[LinuxBIOS] x86_64: apic id lift patch
yinghailu at gmail.com
Wed Nov 23 18:19:59 CET 2005
sth about SRAT in LinuxBIOS, I have put SRAT dynamically support in
LinuxBIOS, but the whole acpi support still need dsdt, current we only have
dsdt for AMD chipset in LB. And we can not have the access the dsdt asl from
Nvidia chipset yet...
On 11/23/05, Ronald G Minnich <rminnich at lanl.gov> wrote:
> Andi Kleen wrote:
> > Please note there is a high barrier of entry for any kind of BIOS
> workarounds -
> > in particular for LinuxBIOS i'm not very motivated because you guys can
> > just fix the BIOS.
> Hi Andi, just wanted to let you know, that I do agree that this is a
> good policy in general. In terms of LinuxBIOS, now that we're starting
> to approach 2M nodes out in the field, fixing it is geting a wee bit
> harder. Again, I'm not disagreeing with the point above, just mentioning
> that "just fix the BIOS" is not as easy as it was when we had all the
> LinuxBIOS nodes in the world -- all 13 of them -- in my lab :-)
> This APIC lifting thing has been a real mess, and IIRC what really
> pushed it originally was the island aruma, with its 32 PCI busses. It's
> amazing how PC architectures always seem to involve over-running
> bit-fields -- 4 bits, 6 bits, 8 bits, 10 bits, whatever.
> Getting it all to work has involved lots of backtracking, as we found
> that fixing this problem HERE broke that legacy system THERE -- where
> legacy seems to mean "more than 3 weeks old". The mail traffic on the
> linuxbios list on this issue has been interesting, and in some cases,
> more than I can keep up with. Part of the issue is that we all have
> mutually exclusive hardware, and we keep running into hardware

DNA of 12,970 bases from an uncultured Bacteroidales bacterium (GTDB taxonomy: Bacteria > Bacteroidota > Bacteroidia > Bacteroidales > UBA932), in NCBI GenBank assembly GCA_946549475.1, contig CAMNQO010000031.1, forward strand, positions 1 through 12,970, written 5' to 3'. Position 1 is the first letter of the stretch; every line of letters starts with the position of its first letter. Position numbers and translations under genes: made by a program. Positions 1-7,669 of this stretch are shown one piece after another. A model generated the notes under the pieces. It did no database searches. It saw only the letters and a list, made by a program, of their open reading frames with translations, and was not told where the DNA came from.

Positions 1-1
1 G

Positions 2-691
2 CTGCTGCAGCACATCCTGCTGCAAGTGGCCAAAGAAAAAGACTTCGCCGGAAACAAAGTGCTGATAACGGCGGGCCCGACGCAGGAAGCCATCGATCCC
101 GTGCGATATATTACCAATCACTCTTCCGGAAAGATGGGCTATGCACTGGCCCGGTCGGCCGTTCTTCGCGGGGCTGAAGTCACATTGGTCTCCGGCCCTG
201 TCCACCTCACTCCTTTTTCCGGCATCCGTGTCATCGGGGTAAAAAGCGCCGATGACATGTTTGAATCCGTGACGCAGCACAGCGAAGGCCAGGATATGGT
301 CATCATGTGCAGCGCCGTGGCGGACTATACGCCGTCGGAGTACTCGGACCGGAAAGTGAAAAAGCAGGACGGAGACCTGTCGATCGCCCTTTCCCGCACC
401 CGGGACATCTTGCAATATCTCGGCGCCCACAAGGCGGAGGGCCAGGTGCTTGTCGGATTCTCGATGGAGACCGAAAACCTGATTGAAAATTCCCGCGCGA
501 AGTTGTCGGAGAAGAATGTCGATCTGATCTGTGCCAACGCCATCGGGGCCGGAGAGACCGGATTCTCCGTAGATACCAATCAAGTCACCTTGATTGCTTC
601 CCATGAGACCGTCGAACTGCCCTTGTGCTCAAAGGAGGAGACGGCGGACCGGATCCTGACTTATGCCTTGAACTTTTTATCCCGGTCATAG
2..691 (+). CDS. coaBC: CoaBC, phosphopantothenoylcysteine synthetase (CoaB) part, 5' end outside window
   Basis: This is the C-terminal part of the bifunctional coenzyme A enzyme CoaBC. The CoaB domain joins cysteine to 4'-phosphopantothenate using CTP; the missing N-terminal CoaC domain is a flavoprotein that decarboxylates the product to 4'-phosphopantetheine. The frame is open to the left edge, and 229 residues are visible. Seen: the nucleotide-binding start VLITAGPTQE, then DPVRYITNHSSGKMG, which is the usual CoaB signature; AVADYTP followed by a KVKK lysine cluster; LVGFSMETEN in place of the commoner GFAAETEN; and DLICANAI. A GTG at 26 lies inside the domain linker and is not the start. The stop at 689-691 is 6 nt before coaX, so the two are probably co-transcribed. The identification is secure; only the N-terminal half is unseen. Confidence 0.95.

> limitations that don't seem to be known to even the guys who make the
> chips. So we think we have the permanent fix, and somebody pops up to
> report we just broke their mainboard -- and they're the only ones with
> that mainboard, so testing is hard.
> At the same time, we seem to be treading in territory where the fuctory
> BIOSes have not yet been. We're in the weird position, at times, of
> finding things out before the proprietary BIOSes get there.
> Sometimes the ease of updating the BIOS can cause troubles you don't
> expect. Fuctory BIOSes seem to count on infrequent updates, forked code
> bases, and so on, so that you have to update each mainboard source base
> individually -- they have the disadvantage of a forked code base, but
> the one advantage is that a mod to fix one platform won't ever break
> At some point I had understood that linux was going to be able to
> function without resorting to SRAT tables -- has that changed? Is this
> patch really intrusive enough that it is not acceptable? The issue is
> that we get LinuxBIOS right on a platform, and then some new rev of the
> CPU comes along, and LinuxBIOS gets updated in a way that is not
> obviously going to cause trouble for the older stuff -- but then it
> does, for some other reason. I am hoping this apic lifting will settle
> down in the next while, but it's been hard.
> LinuxBIOS mailing list
> LinuxBIOS at openbios.org
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